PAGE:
The Balance Challenge for Policy in Progressing the U.S. Core Data for Interoperability (USCDI)

By John Travis and members of the EHRA Information Blocking Task Force

 

With publication of the 21st Century Cures Act: Interoperability, Information Blocking , and ONC’s Certified Health IT program final rule (Cures Act Final Rule), the Office of the National Coordinator for Health IT (ONC) worked to implement important provisions of the 21st Century Cures Act (Cures Act) for nationwide interoperability. The initial proposal from ONC addressing the Trusted Exchange Framework and Cooperative Agreement (TEFCA), which was also required by the Cures Act, created a central role for the U.S. Core Data for Interoperability (USCDI) in federal health IT policy, and it is important to consider what that role will be in the national policy framework. Will the USCDI push the industry beyond where it would go on its own by being progressive in its version expansion? Will it affirm and codify an extension of the current state, adhering to a principle of expansion based on supporting pre-requisites of already established interoperability standards? Or something in between?

In recent deliberations of the USCDI Task Force of the Health Information Technology Advisory Committee (HITAC), the Federal Advisory Committee established under the Cures Act, this tension point has come to light. The members of the task force seem to have two perspectives on the matter. 

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Securing API-based Access to Patient Data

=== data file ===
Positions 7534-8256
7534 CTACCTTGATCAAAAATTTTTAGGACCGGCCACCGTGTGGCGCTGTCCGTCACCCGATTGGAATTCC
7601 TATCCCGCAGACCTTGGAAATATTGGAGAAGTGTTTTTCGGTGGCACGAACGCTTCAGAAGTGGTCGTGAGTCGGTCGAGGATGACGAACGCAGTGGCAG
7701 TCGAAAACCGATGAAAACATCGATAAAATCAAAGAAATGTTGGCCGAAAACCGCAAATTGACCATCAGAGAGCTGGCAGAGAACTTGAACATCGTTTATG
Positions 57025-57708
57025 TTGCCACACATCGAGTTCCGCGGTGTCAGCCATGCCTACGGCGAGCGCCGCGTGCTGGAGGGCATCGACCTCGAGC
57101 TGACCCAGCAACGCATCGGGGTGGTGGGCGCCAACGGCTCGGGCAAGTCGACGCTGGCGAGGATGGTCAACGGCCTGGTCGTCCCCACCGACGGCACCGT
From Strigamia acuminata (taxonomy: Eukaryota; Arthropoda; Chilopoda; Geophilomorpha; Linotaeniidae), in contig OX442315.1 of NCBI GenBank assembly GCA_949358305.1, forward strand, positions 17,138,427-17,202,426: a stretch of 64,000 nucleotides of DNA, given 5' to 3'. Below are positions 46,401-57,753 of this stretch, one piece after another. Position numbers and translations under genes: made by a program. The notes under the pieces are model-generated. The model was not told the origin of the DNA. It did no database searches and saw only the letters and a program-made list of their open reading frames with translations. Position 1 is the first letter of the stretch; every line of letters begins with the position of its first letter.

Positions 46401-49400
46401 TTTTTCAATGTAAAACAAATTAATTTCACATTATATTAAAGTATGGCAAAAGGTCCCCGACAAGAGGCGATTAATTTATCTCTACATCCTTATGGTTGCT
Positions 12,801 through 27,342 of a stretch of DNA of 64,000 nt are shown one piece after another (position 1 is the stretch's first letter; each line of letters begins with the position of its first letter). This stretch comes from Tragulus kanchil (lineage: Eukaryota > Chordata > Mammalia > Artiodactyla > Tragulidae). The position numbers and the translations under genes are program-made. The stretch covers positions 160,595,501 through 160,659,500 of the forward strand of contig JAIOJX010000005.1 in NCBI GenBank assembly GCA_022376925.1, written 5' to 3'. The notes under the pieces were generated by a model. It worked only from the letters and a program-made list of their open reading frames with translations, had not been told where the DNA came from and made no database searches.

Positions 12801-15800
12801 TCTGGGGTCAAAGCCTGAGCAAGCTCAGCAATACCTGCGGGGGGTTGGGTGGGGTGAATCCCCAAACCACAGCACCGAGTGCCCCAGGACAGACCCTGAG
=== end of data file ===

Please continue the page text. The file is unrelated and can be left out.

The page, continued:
By EHRA Standards & Interoperability Workgroup

One of the goals of the 21st Century Cures Act’s health IT provisions was to enable patients to have secure access to their electronic health information using Application Programming Interfaces (APIs). The Office of the National Coordinator for Health IT (ONC) advanced that objective when it published its May 2020 Final Rule, which specifies HL7(R) FHIR(R)-based standards that health IT developers (as well as provider organizations developing their own solutions) will be expected to implement so that patient can access their health data using apps of their choice, connected to APIs. But how can patients be assured that their health information is secure once it leaves the EHR? 

Health data are among an individual’s most sensitive information, obligating all members of the healthcare community to protect patient privacy by ensuring secure data exchange. This blog post will review how the ONC standards for patient access can enable best practices to securely share patient health data.

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Health IT and Public Health: Past, Present, Future

For COVID-19 resources for health IT developers and other stakeholders, click here.

By Kedar Ganta, Co-Chair, EHRA Standards & Interoperability Workgroup

For centuries, public health has been a story of the quest to find effective means of preventing diseases, containing outbreaks and analyzing health trends in the population. 

The “old” public health ecosystem focused on the environment, while the “new” public health focus is on the individual within a given population. Shifting the focus from finding sources of epidemic and endemic infectious diseases in our surroundings to finding them in the individual necessitated an evolution from trial and error to scientific inquiry that revolves around defining diseases, measuring their frequency and seeking effective interventions.